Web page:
In a large bowl, toss the spelt berries with approximately 2 tablespoons of oil. They will appear shiny. Place them on a sheet tray in the oven at 400 degrees for approximately 20 minutes (stirring once in the middle). They will darken and appear toasted.
In a heavy bottomed pan (I prefer a 12 inch deep-walled cast iron skillet), add a tablespoon of oil or butter to the hot pan. Add your onions and sauté until just a little color is noticeable on the onions. Add the toasted spelt berries and stir. Add enough chicken stock to just cover the spelt berries.
Bring to a boil and reduce to a simmer. Occasionally stir. As the liquid is absorbed or evaporated off, add more chicken stock, a cup at a time, until the spelt berries are mostly cooked but still a little firm. Probably about 1.5 to 2 hours. I've made this recipe in different sizes each time so the timing tends to vary.
When the spelt berries reach their desired done-ness, continue cooking and stirring to evaporate most of the liquid. The bottom will still be a little soupy. That's fine.
While the spelt berries are cooking, split an acorn squash or butternut squash in half. Scoop out the seeds and add a hefty scoop of butter into the seed cavity. Place on a sheet tray with the open side up. Roast in the oven at 400 degrees until the squash are soft. Depending on the size of the squash, this could be as short as 30 minutes or up to an hour. Remove the squash and allow it to cool.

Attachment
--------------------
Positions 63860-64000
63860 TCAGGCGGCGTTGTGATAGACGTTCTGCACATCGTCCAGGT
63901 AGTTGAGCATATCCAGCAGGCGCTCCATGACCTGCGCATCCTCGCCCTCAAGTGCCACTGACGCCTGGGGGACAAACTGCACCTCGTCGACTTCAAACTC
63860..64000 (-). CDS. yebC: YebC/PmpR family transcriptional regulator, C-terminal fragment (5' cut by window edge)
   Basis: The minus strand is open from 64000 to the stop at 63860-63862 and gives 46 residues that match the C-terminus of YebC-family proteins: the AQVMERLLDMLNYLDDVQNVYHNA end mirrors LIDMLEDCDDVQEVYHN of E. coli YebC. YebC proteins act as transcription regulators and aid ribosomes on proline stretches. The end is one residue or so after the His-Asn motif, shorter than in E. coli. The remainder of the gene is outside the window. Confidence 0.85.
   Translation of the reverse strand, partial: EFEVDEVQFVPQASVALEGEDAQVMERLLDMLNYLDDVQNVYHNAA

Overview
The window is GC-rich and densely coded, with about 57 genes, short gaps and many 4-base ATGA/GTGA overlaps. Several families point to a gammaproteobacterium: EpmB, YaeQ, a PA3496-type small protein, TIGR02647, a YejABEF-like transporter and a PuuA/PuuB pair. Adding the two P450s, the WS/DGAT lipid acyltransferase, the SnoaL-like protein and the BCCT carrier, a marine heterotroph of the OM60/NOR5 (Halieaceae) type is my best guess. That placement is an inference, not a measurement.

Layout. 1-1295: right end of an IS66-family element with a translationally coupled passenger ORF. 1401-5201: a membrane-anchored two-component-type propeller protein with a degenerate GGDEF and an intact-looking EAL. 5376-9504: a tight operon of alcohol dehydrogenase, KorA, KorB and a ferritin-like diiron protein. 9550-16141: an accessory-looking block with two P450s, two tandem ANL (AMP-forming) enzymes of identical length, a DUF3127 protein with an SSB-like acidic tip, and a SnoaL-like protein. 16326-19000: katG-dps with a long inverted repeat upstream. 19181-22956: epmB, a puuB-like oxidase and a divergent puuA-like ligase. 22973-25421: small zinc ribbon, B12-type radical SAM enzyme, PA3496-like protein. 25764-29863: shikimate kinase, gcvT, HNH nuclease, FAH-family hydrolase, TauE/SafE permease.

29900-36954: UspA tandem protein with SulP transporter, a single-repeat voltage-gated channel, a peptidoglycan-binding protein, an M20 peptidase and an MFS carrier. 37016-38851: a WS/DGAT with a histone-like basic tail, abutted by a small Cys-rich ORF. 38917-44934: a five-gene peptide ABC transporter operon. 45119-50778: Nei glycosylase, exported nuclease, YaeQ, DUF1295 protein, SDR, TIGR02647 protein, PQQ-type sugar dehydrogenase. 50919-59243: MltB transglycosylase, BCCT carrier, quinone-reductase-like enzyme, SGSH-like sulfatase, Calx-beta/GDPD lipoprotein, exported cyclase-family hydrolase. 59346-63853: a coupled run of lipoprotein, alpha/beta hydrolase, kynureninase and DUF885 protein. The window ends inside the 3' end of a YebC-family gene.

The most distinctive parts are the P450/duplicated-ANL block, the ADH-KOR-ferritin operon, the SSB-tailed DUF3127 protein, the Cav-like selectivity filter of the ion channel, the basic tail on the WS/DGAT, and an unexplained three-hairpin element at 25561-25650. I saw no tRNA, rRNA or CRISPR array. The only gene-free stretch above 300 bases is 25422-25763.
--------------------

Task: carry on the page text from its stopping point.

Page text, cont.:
Remove the thick center rib of the greens and tear the greens into smaller portions. At this point, you can either use the greens raw or do a quick sautéed greens. I tend to sauté them to bring out the bright green colors.
In a covered pan on medium high heat, sauté the greens with some oil, apple cider vinegar (a tablespoon-ish), a pinch of salt, and a splash of maple syrup. Cook until slightly tender.
When the squash have cooled, scoop out the flesh and the butter and pour it into a blender. Add enough water to get it spinning and puree the flesh. The flesh should be very smooth and slightly runny, like the consistency of apple sauce.
Pour the squash puree into the cooked spelt berries. Stir and bring the heat up to start a simmer again. Cook until the mixture is thick and not soupy. You may not need all the squash puree. You'll have to make a judgement of your own.
Finally, season with salt and stir in the greens. Serve hot.